Portal:1980s

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1980s

The 1980s, spoken as "the Nineteen Eighties" or abbreviated as "the Eighties" or "the '80s", was the decade that began on January 1, 1980, and ended on December 31, 1989. This was the ninth decade of the 20th century.

The time period saw great social, economic, and general change as wealth and production migrated to newly industrializing economies. As economic liberalization increased in the developed world, multiple multinational corporations associated with the manufacturing industry relocated to Thailand, Malaysia, Mexico, South Korea, Taiwan, and the People's Republic of China. Developed countries such as the United States, Japan, the United Kingdom, and West Germany continued to enjoy rapid economic growth during the decade. Glasnost and Perestroika in the Soviet Union, and the fall of the Berlin Wall, paved the way for its dissolution in the early 1990s, and transition from the bipolar world of the Cold War.

The 80s also represented a significant technological and cultural transition, as computing expanded from a primarily business and academic phenomenon into the home with the advent of the personal computer, accompanied by the growth of the software industry, ultimately paving the way for the World Wide Web on the Internet.

Selected article

Stanislaw Jewgrafowitsch Petrow receiving the Dresden Prize
1983 Soviet nuclear false alarm incident - On 26 September 1983, the nuclear early warning system of the Soviet Union twice reported the launch of American Minuteman intercontinental ballistic missiles from bases in the United States. These missile attack warnings were correctly identified as a false alarm by Stanislav Yevgrafovich Petrov, an officer of the Soviet Air Defence Forces. This decision is seen as having prevented a retaliatory nuclear attack based on erroneous data on the United States and its NATO allies, which would have likely resulted in nuclear war and the deaths of hundreds of millions of people. Investigation of the satellite warning system later confirmed that the system had malfunctioned.

The incident occurred at a time of severely strained relations between the United States and the Soviet Union. Only three weeks earlier, the Soviet military had shot down a South Korean passenger jet, Korean Air Lines Flight 007, that had strayed into Soviet airspace, killing all 269 people on board.

Bruce Blair, an expert on Cold War nuclear strategies and former president of the World Security Institute in Washington, D.C., says the American–Soviet relationship at that time "had deteriorated to the point where the Soviet Union as a system—not just the Kremlin, not just Soviet leader Yuri Andropov, not just the KGB—but as a system, was geared to expect an attack and to retaliate very quickly to it. It was on hair-trigger alert. It was very nervous and prone to mistakes and accidents. The false alarm that happened on Petrov's watch could not have come at a more dangerous, intense phase in U.S.–Soviet relations." In an interview aired on American television, Blair said, "The Russians [Soviets] saw a U.S. government preparing for a first strike, headed by a President [Ronald Reagan] capable of ordering a first strike." Regarding the incident involving Petrov, he said, "I think that this is the closest our country has come to accidental nuclear war."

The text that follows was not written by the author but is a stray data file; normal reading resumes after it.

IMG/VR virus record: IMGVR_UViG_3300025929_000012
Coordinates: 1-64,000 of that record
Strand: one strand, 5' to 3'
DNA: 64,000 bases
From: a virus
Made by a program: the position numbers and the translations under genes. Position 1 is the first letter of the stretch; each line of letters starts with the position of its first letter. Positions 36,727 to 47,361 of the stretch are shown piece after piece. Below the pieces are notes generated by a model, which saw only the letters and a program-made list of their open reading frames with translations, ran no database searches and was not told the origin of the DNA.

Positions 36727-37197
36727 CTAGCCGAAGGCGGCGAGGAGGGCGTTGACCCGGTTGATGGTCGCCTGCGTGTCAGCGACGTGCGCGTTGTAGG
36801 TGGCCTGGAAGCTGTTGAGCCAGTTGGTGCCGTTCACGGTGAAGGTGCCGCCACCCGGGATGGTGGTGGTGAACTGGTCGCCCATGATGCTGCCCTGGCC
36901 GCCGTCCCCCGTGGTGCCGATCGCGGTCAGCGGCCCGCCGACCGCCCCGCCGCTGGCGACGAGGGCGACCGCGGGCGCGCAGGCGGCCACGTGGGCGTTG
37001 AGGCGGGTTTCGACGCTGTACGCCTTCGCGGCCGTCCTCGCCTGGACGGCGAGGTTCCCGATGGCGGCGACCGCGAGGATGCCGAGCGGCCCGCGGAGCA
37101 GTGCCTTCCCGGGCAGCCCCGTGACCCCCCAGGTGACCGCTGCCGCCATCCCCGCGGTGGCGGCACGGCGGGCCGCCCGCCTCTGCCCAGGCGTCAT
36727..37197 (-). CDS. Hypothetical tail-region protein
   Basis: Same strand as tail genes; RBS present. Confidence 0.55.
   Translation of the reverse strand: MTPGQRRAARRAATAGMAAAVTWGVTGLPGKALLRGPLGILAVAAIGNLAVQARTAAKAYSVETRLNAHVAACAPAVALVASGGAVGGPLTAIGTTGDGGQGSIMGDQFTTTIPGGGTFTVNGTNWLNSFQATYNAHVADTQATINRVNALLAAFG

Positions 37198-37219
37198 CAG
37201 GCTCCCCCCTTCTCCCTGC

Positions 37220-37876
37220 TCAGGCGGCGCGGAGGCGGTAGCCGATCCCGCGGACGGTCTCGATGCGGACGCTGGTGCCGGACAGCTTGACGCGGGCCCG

On 26 September 1983, Stanislav Petrov, a lieutenant colonel in the Soviet Air Defense Forces, was the officer on duty at the Serpukhov-15 bunker near Moscow which housed the command center of the Soviet early warning satellites, code-named Oko. Petrov's responsibilities included observing the satellite early warning network and notifying his superiors of any impending nuclear missile attack against the Soviet Union. If notification was received from the early warning systems that inbound missiles had been detected, the Soviet Union's strategy was an immediate nuclear counter-attack against the United States (launch on warning), specified in the doctrine of mutual assured destruction.

Selected picture

People atop the Berlin Wall near the Brandenburg Gate on 9 November 1989
Credit: Sue Ream

People atop the Berlin Wall near the Brandenburg Gate on 9 November 1989.

Selected biography

Rob Halford from Judas Priest in 1984
Robert John Arthur "Rob" Halford (born 25 August 1951) is an English singer and songwriter, who is best known as the lead vocalist for the Grammy Award-winning heavy metal band Judas Priest and famed for his powerful wide ranging operatic voice. AllMusic says of Halford: "There have been few vocalists in the history of heavy metal whose singing style has been as influential and instantly recognizable", possessing a voice which is "able to effortlessly alternate between a throaty growl and an ear-splitting falsetto". Halford was voted number 33 in the greatest voices in rock by Planet Rock listeners in 2009. In addition to his work with Judas Priest, he has been involved with several side projects, including Fight, 2wo and Halford.

Halford was born in Sutton Coldfield, but raised in Walsall, a town to the northwest of Birmingham in England's West Midlands. His early influences included soul screamers, such as Little Richard, Janis Joplin and Robert Plant. He sang for numerous bands including Athens Wood, Abraxas, Thark and Hiroshima.


Did you know...

...that the first Laser tag arena opened in 1984?
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